He eventually went on his lunch break. Over his meagre meal of soup-thin soup, at that -he reread a letter that had come yesterday. His father had racked up numerous large debts before his fiery demise, and what was salvaged was taken to cover them. Little had survived, though: some of Isabelle’s jewellery, inherited from her mother, silverware, little things. Dwayne closed his eyes. There had been money in a bank, of course, but that was gone, too. The silverware he cared little for, but Isabelle had cherished the jewellery. She had told the servant they employed that she would polish it as needed. She would spend hours in her little bedroom, polishing each gem and piece until they glowed.

And now those pieces, like her, were gone.

He had no money to visit for their funerals. Dwayne and his grandparents had never gotten on well-His father had been estranged from both sides of the family. They were organizing the funerals, and he knew that even if he had any money, he wouldn’t have been invited. But once he had saved up some money, maybe he could visit Isabelle’s grave. To see what remained of her body, or rather, ashes, was something he would like to do.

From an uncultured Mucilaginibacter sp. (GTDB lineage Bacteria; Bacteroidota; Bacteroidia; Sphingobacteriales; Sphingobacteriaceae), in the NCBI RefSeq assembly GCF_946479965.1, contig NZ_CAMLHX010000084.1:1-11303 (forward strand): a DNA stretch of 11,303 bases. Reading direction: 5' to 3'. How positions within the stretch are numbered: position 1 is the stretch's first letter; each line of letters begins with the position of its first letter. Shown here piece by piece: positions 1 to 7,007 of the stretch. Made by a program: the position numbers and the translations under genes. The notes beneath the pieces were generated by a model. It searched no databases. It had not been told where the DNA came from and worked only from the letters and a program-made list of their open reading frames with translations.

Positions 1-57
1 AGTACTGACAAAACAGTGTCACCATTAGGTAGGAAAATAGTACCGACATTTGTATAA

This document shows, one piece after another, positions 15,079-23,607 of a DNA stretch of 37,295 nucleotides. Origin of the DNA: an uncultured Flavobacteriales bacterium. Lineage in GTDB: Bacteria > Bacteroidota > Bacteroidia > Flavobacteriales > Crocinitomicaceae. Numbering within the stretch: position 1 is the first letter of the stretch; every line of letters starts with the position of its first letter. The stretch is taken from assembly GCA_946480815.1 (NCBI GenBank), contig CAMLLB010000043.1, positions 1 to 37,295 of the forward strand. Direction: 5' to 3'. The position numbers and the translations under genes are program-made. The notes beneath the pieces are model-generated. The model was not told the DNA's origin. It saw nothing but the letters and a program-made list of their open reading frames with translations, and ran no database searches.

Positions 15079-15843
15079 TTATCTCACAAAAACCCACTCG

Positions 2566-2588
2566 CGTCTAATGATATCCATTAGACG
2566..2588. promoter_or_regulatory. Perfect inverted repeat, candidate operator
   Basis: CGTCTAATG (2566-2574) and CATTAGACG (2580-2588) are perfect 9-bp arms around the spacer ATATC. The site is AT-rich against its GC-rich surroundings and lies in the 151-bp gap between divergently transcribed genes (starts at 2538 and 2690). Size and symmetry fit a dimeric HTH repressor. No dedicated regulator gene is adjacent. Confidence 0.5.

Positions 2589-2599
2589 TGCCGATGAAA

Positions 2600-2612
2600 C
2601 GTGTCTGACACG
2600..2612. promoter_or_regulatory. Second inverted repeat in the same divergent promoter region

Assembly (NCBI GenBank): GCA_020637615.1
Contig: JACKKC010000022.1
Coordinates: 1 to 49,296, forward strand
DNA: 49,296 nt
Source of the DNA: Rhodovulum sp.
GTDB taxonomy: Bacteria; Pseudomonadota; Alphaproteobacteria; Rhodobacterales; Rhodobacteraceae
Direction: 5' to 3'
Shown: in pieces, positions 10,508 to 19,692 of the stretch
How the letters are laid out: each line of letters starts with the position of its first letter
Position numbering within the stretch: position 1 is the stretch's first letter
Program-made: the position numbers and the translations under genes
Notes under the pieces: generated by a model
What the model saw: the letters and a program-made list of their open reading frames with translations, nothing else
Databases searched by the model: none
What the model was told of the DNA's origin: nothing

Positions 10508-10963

He sighed and stood. There would be just enough time to relax before his lunchtime ended.

There was little activity that afternoon. Since it was April, the hotel wasn’t as busy as it was in the summer, and check in and out time had passed. Nevertheless, there was a man and his young daughter who checked in. The clerk coming off duty whispered in his ear.

“They know Mr. Hargreaves,” he informed Dwayne. “So treat them well. The man’s Mr. Willows. Lady’s Emily.Be respectful.”

That was the rule; respect the ones who knew the boss.

Mr. Willows, he was told later by the same clerk, came off as being gruff-which he did. He was a large man, very tall and broad. Even so, he was very gentlemanly and polite-if he was treated well. Emily was not quite twenty, but was of marrying age and her father was always on the lookout for a man that they both liked.